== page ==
Ronald Strahan, Koske, Thomas J.
News You Can Use Distributed 10/26/06
Fall is not a time to do much to your Louisiana lawn – mow, remove fallen leaves and irrigate as needed. Warm-season grasses are slowing down and trying to go dormant. "We must let them do so," says LSU AgCenter horticulturist Dr. Tom Koske.
The horticulturist adds, however, that it does pay to observe your lawn. The cure for many April problems is corrective action taken the previous November.
Be aware of stresses like drought or abrasion from a spur-of-the-moment soccer game. Conditions like these damage the slow-growing fall grass, which can’t repair itself before frost shuts it down.
Also, be on alert for diseases. Several root-attacking diseases that are hard to see will weaken the lawn's ability to over-winter well. They also can kill grass before it hardens off for winter dormancy. If brown patch appears, apply fungicide to check further foliage loss.
"The threat of disease is a good reason to watch your lawn in fall, because next spring you may find dead and dying patches of grass," Koske advises, explaining, "Diseases like Spring Dead Spot develop from previous fall conditions and the type of winter we have."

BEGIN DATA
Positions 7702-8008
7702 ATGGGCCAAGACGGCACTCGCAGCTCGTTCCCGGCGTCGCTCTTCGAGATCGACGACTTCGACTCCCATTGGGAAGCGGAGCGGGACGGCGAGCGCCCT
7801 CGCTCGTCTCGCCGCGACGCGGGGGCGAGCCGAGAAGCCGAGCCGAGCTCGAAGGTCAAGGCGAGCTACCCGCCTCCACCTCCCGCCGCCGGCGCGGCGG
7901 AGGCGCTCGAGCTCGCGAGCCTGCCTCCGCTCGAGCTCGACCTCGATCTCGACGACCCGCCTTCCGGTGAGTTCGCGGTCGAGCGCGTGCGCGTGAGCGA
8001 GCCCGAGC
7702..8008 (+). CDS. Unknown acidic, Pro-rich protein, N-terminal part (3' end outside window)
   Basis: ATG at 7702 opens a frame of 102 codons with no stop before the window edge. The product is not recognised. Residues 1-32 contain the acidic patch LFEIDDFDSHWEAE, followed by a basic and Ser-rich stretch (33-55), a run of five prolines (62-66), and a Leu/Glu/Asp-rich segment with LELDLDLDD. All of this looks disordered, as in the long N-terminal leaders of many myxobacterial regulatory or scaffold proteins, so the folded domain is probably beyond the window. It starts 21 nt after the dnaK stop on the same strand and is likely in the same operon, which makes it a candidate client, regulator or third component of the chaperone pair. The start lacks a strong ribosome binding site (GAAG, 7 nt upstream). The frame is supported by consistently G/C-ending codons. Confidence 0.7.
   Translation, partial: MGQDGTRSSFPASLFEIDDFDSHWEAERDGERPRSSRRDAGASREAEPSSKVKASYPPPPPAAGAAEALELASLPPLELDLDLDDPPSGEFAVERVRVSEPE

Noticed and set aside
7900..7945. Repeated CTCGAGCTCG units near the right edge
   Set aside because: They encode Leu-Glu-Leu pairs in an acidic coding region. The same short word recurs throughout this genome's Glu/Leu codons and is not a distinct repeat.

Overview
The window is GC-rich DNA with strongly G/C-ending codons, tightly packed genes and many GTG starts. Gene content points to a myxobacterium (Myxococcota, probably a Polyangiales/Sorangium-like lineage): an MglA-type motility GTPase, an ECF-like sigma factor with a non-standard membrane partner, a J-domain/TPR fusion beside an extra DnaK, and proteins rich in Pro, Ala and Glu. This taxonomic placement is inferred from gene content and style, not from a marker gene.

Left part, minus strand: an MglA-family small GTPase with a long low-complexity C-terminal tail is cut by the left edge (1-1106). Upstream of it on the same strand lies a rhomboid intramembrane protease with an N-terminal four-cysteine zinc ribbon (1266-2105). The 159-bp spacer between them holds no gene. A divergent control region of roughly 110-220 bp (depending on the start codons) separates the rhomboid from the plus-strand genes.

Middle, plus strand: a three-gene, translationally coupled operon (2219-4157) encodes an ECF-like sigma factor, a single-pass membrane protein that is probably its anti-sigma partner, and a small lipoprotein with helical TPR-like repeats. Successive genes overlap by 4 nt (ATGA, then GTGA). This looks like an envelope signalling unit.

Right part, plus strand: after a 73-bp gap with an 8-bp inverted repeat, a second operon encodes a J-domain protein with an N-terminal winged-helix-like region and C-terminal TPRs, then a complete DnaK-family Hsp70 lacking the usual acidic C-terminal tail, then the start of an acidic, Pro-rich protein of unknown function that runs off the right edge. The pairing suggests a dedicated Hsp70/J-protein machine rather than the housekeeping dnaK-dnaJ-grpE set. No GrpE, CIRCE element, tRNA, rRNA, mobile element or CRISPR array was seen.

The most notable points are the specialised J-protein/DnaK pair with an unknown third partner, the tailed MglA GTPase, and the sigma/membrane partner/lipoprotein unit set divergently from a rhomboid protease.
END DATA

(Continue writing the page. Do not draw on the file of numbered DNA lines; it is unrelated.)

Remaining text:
Affected grass may go off-color from low temperatures but actually may be suffering from a foliar or root disease. Weak grass is more susceptible to freeze damage and weak green-up in spring. If you ignore the discolored, dying grass, the dead patch will blend in with the rest of the yard when frost hits, but what's dead in December will still be dead in April. Open areas in spring are just asking for annual weeds to come in.
By noticing what you have now, you may predict what you will see next spring. Management of problem areas requires mapping (noting) where symptoms continually appear. Are these problems on cold, north-facing, droughty slopes? In low-dished, water-soaked areas? In areas where 1 or more inches of dead thatch are? In areas of very hard, compacted soil?
Now is a good time to observe lawn areas that may need special attention this fall and next growing season. Pull a soil sample for testing if you suspect soil fertility problems, and apply lime if results recommend it.
"We can protect the grass this fall with fungicide and proper irrigation, but recovery and site repair will be done next growing season – this growing season is over," Koske says.
The LSU AgCenter and the LSU College of Agriculture